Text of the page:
Arian may be workhorse

Based on the uneven quarterback play in Saturday's scrimmage, Tennessee may have to rely heavily on its ground game this fall. That means this could be a very busy season for the Vols' No. 1 tailback.

"The running game's always important," sophomore Arian Foster said recently. "When you can't run the ball you can't throw the ball, and when you can't throw the ball you can't run the ball. They complement each other. You can't do one without the other. We (tailbacks) have got a responsibility to the quarterback and receivers to get the running game going."

The backs fulfilled that responsibility in Scrimmage No. 1. David Yancey carried 8 times for 66 yards, including a 28-yard burst. Ja'Kouri Williams carried 8 times for 43 yards. LaMarcus Coker showed great acceleration on an 11-yard touchdown play after catching a flat pass. Foster, running primarily against first-team defenders, looked good in producing 37 yards on 11 carries.

Foster was outstanding in 2005, rushing for 879 yards despite just four starts. Still, he should be significantly better in 2006. He's stronger, faster, healthier and smarter than last fall. In watching film of last season's games he sees cutback lanes he missed and holes he should've hit quicker.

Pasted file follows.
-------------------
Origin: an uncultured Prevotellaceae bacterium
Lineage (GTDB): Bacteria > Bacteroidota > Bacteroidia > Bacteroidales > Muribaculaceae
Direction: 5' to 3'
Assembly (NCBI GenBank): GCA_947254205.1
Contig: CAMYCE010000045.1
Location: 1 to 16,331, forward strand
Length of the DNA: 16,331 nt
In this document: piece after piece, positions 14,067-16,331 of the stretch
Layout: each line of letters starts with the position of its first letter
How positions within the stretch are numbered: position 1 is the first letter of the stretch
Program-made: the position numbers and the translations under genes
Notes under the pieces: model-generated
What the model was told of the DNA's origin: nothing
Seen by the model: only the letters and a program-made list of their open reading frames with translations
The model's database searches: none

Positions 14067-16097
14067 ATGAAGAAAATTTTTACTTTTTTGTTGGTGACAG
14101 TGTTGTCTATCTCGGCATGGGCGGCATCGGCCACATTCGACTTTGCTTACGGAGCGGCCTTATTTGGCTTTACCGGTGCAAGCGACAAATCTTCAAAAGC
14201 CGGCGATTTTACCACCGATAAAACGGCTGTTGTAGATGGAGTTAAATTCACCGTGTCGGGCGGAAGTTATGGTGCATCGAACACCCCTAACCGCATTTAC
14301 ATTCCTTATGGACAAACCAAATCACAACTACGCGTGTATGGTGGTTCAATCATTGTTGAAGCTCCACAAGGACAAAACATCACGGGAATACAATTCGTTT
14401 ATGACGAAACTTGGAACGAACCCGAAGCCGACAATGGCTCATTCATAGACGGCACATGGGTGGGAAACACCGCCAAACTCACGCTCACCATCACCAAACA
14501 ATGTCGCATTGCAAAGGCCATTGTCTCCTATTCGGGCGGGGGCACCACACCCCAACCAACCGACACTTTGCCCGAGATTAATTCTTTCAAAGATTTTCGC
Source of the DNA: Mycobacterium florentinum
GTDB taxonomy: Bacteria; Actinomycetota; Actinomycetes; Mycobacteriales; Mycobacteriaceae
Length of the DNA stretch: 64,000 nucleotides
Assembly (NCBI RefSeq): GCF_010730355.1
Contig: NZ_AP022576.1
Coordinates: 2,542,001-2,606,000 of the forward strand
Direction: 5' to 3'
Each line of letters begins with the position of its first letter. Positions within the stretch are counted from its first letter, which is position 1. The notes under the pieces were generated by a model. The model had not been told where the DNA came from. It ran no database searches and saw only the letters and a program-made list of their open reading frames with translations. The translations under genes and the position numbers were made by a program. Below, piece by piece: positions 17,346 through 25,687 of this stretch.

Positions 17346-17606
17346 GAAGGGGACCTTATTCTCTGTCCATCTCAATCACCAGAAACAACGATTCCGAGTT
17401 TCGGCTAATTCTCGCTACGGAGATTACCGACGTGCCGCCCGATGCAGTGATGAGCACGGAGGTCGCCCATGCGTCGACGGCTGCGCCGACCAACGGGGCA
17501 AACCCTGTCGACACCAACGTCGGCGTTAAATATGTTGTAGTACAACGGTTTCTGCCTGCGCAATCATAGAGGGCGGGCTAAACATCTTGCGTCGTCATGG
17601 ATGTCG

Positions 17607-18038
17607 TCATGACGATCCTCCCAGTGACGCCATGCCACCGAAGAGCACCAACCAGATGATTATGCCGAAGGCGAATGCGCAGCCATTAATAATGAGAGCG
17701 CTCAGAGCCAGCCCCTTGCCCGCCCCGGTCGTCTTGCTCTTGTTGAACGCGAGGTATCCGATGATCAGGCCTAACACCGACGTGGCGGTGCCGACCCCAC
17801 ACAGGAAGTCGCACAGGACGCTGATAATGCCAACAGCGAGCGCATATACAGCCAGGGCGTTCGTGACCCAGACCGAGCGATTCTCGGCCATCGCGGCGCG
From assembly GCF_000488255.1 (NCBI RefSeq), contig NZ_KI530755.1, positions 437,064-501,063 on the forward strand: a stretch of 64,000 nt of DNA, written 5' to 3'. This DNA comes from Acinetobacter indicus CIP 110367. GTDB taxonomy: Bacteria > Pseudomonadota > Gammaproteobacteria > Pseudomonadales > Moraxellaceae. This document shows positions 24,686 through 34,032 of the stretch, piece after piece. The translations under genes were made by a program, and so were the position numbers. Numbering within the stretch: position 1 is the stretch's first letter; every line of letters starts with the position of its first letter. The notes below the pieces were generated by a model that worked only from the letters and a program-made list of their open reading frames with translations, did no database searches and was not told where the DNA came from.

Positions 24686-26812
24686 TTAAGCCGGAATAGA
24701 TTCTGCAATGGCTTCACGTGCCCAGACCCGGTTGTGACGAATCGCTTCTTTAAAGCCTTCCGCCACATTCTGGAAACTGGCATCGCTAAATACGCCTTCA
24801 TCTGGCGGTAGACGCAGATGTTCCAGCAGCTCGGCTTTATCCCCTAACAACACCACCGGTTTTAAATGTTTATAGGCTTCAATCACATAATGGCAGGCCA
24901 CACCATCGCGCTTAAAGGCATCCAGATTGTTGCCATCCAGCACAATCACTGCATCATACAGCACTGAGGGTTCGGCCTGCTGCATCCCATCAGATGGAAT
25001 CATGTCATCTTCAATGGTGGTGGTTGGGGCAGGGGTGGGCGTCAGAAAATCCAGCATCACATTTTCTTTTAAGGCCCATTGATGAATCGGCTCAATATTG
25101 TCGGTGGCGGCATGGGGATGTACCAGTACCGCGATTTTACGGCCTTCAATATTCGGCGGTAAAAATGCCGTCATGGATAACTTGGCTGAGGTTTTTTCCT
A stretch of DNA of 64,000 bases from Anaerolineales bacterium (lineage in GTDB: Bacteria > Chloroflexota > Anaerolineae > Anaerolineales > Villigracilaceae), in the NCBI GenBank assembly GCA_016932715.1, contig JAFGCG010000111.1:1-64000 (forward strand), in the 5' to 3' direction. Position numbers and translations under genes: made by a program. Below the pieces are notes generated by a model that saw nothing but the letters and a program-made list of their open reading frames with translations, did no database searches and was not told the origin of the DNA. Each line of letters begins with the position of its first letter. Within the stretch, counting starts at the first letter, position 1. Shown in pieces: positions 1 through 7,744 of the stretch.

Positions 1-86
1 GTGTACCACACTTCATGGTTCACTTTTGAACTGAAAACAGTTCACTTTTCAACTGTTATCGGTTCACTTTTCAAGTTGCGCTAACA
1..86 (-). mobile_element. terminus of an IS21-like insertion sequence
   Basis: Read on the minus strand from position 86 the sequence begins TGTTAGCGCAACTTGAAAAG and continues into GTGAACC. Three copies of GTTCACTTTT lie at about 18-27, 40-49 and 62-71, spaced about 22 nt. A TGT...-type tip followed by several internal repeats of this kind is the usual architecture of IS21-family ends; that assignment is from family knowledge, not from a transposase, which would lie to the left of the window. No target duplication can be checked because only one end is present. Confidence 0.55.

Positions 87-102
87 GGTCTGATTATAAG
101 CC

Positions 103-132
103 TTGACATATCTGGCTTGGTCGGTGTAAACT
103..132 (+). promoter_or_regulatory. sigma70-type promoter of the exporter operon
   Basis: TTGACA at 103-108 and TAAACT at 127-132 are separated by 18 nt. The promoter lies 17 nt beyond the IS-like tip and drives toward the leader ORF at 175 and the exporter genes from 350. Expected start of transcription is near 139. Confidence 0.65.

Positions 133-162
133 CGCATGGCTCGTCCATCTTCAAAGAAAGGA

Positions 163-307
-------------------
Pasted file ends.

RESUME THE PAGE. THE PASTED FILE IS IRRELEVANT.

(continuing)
"Oh, yeah," he said. "There's always things at any level – even playing for an NFL team – where you can assess a run and say, ‘I could've done this or that.' You just try to analyze yourself because that's what it's all about."

Foster carried 40 times for 223 yards last November in Game 10 against Vanderbilt. He probably will average 25 carries per game this season. He believes he's up to the task, although his busiest high school game saw him carry just "28 to 30" times. He remembers that game well.

"I was a little fatigued," he recalled. "I was a little skinnier in high school, so I wasn't out of breath as much."

Coming off knee and shoulder surgeries that caused him to miss spring practice, Foster is a little rusty these days. He's working very hard to be ready for '06.

"I didn't go home this summer," he said. "Coming off two surgeries I felt I had to do everything I could do to get myself in the condition I'm in right now. I'm 100 percent. I'm actually a little stronger than I was last year.

"It was a very important off-season for me because I had two surgeries. I felt like I put myself in position where I'm in the best condition of my life. I feel like that's going to pay off."

Unless Tennessee's quarterback play becomes more consistent, it had better pay off handsomely.

Inside Tennessee Top Stories